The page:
July 30, 2014

Lupus and Social Security Disability

Hello and welcome to the Lupus Disability website, where you can learn more about how Social Security evaluates and decides disability cases arising from a lupus diagnosis. Here you will find specific information about pursuing disability claims arising from Lupus, case strategies that have proven effective in securing benefits for Lupus claimants, and ongoing dialogue about Lupus and Social Security Disability.

Additionally, if you are interested in pursuing a disability claim based on Lupus, or are currently in the process of a claim and would like our expert advice, please use the contact form on the right for a free case review.

Lupus and Social Security Disability

SLE or Systemic Lupus Erythematosus is most commonly known as Lupus, “a chronic, inflammatory autoimmune disorder.” The disease typically affects the joints, kidneys, skin, and other organs. Although the disease is classified as rare, it is an autoimmune disease which can be extremely difficult to cope with. Unfortunately, the healthcare and medical industries have yet to find a cure for Lupus. They can only prescribe medications that help to control and ease the symptoms.

Lupus exhibits a number of different symptoms. These include:

  • Arthritis
  • Fever
  • Headaches
  • Pericarditis
  • Pleurisy
  • Rashes of the skin

Typically, NSAID’s (non-steroidal anti-inflammatory drugs) are used to help with these symptoms, and little or no therapy is required. The skin rashes which result are typically treated with Corticosteroid creams or salves. It is also important to realize that there are 3 different forms of Lupus – discoid Lupus, systemic Lupus, and Lupus which is induced by drugs and/or medications.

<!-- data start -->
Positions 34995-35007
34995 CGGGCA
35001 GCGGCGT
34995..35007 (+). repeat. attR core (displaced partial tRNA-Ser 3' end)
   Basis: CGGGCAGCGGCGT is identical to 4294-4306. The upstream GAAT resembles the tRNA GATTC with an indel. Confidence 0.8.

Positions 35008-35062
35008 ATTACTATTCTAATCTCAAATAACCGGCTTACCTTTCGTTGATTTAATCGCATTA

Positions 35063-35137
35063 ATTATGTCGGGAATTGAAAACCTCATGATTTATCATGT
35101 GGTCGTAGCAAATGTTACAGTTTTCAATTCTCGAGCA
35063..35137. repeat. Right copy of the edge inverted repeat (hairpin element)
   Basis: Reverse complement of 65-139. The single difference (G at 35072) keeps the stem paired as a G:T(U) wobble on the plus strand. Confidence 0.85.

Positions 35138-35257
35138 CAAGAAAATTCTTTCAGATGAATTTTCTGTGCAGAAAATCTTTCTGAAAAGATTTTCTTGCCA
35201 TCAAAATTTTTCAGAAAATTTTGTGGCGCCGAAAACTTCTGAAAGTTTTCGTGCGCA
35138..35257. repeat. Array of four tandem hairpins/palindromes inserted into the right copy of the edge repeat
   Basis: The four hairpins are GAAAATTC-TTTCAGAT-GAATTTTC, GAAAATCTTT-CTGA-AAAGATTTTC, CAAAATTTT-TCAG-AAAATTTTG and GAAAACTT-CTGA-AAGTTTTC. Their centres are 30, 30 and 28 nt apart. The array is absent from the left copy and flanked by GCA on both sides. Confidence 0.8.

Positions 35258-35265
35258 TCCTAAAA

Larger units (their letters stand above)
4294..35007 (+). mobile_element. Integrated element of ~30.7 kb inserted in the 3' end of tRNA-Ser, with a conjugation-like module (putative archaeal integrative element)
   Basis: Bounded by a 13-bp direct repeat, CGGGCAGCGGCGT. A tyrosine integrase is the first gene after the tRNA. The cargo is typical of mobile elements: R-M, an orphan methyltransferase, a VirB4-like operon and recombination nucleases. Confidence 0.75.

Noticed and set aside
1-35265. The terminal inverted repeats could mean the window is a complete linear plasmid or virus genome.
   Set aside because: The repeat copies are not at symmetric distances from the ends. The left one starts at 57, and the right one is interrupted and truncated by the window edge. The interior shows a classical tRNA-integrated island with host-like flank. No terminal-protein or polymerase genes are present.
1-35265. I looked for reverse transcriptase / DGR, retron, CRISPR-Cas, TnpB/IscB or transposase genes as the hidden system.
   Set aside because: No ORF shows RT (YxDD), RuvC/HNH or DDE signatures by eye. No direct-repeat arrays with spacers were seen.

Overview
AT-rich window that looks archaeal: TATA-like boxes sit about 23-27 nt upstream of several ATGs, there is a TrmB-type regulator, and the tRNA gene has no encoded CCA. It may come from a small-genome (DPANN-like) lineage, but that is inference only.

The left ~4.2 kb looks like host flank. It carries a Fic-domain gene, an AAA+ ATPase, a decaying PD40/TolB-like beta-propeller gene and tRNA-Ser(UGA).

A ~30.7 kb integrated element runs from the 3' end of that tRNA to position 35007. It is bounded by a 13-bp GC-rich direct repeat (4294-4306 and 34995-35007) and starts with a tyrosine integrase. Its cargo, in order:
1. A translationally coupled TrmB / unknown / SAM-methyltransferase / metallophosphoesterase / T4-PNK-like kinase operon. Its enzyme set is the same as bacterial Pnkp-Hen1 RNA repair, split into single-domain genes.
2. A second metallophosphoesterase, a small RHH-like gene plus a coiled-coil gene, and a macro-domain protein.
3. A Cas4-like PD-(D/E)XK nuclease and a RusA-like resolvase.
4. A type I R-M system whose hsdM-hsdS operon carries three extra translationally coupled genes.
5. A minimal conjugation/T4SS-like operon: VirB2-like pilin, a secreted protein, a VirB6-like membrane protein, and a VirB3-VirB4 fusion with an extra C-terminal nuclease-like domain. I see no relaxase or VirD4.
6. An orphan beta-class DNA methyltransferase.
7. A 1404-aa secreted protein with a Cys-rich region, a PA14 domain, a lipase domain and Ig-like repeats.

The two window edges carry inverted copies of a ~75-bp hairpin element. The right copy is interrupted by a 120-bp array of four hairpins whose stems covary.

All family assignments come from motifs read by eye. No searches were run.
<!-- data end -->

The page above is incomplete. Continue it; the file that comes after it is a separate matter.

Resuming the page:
Discoid Lupus attacks the skin and a biopsy of the rash is usually ordered to confirm this. Systemic Lupus, on the other hand is the one that attacks the internal organs and can also affect the nervous system and blood tests normally determine if this is the form of SLE that a person has. Additionally, the systemic form may have been there from the beginning while the discoid type developed as a symptom of it. Regardless, the disease can create some serious interruptions to a person’s lifestyle and their livelihood.

Depending on the severity of the condition, the disease may render the individual incapable of maintaining any form of employment, therefore creating a seriously negative financial situation for the person suffering with it. Fortunately, the Social Security Administration now recognizes Lupus as a disabling condition and SSDI benefits are awarded on a regular basis. However, based on the difficulties and time involved in the application process, it is recommended that a person with Lupus hire the services of an experienced Social Security Disability Attorney.

Court judges recognize the fact that SLE is a chronic and progressive condition which has no known cure. Despite the fact that other autoimmune conditions such as chronic fatigue and Fibromyalgia are no less disabling, Lupus oftentimes lends itself to a diagnosis which is more objective. Additionally, the judge will also be looking to see if you have maintained a regimen of doctors visits and taking medication. It will not help your case if you have been lax about this, so keep that in mind before you hire a Social Security Disability attorney and attempt to obtain those benefits that you need and truly deserve.